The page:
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RSPB fears impact of Forth turbines on birdlife  

Credit:  By Michael Alexander | The Courier | 11 October 2014 | www.thecourier.co.uk ~~

RSPB Scotland has expressed major concerns about the granting of consent for four offshore windfarms in the Firth of Forth by Scottish ministers.

The developments threaten Scotland’s internationally important marine wildlife and in particular, large colonies of gannet, kittiwake, puffin and razorbill that breed along the coast and forage for food in the surrounding seas.

The Firth of Forth supports fantastic seabird populations of European importance such as the impressive 110,000-strong Bass Rock gannet colony off the coast of North 
Berwick and kittiwake and puffins breeding on the Isle of May. The Fowlsheugh Special Protection Area is also an RSPB reserve.

Nowhere in Europe have offshore wind schemes been proposed in such close proximity to seabird colonies of this size, leading to uncertainty over the predicted impacts of collisions of seabirds with turbines and displacement from important foraging grounds at sea.

Latest estimates suggest that well over a thousand gannets and hundreds of kittiwake could be killed each year during the summer months alone and many hundreds of puffin could die as a result of losing important feeding areas.

Countless other birds also pass through the area on migration.

RSPB Scotland director Stuart Housden said: “The Scottish Government has done a good job of steering onshore windfarms away from the most damaging places for birds so, having repeatedly raised our concerns about these offshore windfarms, it is extremely disappointing that they have decided to approve developments which put so many thousands of Scotland’s seabirds at risk.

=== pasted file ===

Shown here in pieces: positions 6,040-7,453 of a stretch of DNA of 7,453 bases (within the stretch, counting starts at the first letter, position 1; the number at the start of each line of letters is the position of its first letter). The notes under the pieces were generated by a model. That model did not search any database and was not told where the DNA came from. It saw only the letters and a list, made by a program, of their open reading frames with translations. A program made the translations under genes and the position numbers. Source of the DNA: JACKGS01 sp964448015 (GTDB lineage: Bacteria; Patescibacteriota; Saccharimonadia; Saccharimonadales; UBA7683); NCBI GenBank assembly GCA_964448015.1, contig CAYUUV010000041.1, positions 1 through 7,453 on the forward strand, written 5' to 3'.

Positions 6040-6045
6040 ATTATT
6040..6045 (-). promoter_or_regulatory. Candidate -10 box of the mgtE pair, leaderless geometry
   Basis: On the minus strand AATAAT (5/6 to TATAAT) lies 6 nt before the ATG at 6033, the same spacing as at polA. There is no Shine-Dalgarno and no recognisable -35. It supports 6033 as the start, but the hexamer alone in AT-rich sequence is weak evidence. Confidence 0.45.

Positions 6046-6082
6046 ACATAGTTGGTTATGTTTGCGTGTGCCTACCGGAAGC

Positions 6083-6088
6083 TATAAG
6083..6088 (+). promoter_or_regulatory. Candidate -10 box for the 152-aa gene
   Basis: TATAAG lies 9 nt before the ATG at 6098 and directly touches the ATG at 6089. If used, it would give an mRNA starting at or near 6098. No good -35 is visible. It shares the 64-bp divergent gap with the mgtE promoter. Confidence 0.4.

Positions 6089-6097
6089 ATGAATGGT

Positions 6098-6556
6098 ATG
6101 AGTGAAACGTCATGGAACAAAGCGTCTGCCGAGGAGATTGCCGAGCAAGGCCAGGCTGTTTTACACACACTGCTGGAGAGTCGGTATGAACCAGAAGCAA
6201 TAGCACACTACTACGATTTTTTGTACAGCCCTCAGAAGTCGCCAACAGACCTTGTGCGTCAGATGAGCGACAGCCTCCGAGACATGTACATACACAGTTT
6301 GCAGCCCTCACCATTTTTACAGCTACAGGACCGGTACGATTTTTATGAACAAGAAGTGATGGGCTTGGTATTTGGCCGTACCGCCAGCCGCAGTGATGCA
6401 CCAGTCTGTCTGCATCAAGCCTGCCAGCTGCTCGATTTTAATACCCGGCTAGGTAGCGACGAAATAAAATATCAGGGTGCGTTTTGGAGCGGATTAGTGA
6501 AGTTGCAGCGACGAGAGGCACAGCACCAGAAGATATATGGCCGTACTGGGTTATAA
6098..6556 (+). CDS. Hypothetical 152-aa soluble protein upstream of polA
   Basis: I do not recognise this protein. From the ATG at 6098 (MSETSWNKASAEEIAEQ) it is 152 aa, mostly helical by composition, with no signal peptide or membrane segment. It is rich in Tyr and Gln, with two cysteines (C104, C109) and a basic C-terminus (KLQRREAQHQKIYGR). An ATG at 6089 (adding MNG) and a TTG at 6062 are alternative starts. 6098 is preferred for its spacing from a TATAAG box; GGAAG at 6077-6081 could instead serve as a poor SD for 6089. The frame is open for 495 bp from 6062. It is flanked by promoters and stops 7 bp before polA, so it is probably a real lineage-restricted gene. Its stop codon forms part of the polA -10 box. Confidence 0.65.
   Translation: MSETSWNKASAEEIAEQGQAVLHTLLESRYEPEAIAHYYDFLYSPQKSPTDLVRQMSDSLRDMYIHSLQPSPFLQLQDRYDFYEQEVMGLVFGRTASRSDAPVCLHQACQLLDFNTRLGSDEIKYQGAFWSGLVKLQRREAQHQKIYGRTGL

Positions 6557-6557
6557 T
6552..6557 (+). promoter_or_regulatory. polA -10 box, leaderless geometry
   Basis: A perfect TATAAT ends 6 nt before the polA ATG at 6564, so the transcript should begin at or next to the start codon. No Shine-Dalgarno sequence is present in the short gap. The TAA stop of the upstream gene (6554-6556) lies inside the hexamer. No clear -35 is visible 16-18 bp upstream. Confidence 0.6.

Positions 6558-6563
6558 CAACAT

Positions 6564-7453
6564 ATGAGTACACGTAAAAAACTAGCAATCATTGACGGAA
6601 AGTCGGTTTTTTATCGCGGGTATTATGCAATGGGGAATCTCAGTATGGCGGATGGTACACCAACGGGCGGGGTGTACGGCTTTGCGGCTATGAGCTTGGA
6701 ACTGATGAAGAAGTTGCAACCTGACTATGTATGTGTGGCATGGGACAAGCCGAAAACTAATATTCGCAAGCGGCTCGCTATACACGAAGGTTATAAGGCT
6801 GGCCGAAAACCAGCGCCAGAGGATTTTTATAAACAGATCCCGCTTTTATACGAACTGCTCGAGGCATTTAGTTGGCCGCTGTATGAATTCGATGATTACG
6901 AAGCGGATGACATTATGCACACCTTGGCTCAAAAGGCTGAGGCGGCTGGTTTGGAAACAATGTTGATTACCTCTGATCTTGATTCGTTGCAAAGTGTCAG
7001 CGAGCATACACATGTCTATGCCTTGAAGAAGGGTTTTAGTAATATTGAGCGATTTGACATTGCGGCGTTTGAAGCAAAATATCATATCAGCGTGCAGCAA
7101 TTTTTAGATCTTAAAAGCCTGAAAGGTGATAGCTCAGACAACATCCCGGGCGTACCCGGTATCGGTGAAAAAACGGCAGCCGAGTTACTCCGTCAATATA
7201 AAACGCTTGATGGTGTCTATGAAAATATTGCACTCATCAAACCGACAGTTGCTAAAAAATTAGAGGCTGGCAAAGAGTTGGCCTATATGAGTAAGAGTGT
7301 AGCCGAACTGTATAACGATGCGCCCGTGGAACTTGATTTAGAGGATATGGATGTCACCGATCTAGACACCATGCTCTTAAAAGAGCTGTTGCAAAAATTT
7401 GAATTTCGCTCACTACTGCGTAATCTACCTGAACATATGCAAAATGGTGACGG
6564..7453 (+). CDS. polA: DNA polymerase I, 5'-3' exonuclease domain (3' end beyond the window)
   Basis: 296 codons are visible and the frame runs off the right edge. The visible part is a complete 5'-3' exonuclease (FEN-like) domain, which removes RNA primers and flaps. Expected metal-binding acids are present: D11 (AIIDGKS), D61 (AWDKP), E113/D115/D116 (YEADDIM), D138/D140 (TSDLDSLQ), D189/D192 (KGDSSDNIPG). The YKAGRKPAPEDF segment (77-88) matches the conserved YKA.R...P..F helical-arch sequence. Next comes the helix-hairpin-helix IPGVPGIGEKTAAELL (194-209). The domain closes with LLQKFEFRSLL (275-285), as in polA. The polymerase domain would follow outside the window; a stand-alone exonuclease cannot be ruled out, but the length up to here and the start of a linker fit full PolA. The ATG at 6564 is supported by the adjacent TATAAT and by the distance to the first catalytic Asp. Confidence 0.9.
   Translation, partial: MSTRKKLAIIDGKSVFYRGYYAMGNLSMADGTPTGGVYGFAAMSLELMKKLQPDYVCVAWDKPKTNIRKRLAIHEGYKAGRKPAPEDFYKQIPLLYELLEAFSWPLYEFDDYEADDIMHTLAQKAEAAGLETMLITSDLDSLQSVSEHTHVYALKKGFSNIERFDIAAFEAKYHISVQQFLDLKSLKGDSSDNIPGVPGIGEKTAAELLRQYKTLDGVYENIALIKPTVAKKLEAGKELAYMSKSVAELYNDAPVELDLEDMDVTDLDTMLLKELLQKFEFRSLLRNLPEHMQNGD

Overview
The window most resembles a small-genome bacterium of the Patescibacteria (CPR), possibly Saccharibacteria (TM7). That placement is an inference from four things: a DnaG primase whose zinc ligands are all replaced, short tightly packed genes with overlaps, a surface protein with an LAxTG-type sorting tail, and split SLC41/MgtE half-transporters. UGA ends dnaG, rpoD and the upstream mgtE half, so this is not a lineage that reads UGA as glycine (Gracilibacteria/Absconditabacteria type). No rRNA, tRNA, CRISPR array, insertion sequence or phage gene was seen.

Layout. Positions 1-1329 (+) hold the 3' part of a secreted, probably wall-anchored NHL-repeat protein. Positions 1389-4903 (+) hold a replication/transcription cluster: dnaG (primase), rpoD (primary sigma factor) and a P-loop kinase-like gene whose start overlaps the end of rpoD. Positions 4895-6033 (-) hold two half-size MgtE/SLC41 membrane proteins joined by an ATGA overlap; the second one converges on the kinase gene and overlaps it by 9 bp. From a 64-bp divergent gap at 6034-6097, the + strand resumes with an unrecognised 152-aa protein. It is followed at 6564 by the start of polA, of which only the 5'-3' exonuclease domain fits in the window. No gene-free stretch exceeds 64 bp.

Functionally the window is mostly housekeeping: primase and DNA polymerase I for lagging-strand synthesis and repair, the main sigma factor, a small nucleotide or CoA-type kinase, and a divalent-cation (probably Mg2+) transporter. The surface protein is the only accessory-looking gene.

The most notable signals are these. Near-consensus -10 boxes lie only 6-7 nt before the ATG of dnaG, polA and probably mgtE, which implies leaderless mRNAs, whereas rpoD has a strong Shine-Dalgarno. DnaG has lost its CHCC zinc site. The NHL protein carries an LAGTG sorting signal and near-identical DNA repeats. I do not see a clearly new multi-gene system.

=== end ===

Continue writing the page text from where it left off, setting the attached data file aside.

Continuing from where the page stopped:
“If the models and assessments of potential damage prove accurate, these windfarms would be among the most deadly for birds anywhere in the world.”

Source:  By Michael Alexander | The Courier | 11 October 2014 | www.thecourier.co.uk

This article is the work of the source indicated. Any opinions expressed in it are not necessarily those of National Wind Watch.

The copyright of this article resides with the author or publisher indicated. As part of its noncommercial effort to present the environmental, social, scientific, and economic issues of large-scale wind power development to a global audience seeking such information, National Wind Watch endeavors to observe “fair use” as provided for in section 107 of U.S. Copyright Law and similar “fair dealing” provisions of the copyright laws of other nations. Send requests to excerpt, general inquiries, and comments via e-mail.

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